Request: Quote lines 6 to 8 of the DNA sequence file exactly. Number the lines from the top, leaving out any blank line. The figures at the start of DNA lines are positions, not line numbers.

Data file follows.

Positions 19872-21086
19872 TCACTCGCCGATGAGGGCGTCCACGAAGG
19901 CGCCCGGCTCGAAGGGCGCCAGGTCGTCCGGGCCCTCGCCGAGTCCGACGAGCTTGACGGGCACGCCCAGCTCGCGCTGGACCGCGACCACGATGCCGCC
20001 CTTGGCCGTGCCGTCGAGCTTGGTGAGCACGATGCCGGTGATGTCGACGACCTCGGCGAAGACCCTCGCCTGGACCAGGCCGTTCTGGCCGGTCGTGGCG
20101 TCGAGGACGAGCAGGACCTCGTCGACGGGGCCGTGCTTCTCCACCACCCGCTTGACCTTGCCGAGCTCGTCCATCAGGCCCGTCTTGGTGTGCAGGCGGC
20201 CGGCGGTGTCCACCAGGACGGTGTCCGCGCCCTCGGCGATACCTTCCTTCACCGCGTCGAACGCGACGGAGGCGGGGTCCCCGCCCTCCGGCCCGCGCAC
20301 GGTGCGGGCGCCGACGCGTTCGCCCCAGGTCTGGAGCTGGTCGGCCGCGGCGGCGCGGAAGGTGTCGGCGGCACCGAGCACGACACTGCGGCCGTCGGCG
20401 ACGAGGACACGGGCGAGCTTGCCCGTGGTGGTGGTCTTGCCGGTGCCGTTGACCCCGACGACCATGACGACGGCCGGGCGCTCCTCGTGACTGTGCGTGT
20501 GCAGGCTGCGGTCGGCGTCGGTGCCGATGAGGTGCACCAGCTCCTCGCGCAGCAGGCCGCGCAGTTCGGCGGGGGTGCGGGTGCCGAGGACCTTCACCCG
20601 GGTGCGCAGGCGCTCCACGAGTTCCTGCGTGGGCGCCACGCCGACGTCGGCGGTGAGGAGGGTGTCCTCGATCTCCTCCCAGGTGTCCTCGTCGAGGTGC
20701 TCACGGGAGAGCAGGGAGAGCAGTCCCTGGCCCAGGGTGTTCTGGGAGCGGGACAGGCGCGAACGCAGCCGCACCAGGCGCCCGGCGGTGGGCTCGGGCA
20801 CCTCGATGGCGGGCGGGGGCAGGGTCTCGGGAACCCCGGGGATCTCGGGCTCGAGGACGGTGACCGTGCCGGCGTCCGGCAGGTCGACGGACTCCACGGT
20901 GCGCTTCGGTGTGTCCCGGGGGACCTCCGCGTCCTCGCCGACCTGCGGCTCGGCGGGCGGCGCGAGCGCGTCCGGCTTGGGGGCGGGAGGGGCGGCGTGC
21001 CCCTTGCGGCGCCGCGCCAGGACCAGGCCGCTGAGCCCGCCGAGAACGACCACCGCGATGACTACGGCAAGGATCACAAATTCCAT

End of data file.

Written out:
20201 CGGCGGTGTCCACCAGGACGGTGTCCGCGCCCTCGGCGATACCTTCCTTCACCGCGTCGAACGCGACGGAGGCGGGGTCCCCGCCCTCCGGCCCGCGCAC
20301 GGTGCGGGCGCCGACGCGTTCGCCCCAGGTCTGGAGCTGGTCGGCCGCGGCGGCGCGGAAGGTGTCGGCGGCACCGAGCACGACACTGCGGCCGTCGGCG
20401 ACGAGGACACGGGCGAGCTTGCCCGTGGTGGTGGTCTTGCCGGTGCCGTTGACCCCGACGACCATGACGACGGCCGGGCGCTCCTCGTGACTGTGCGTGT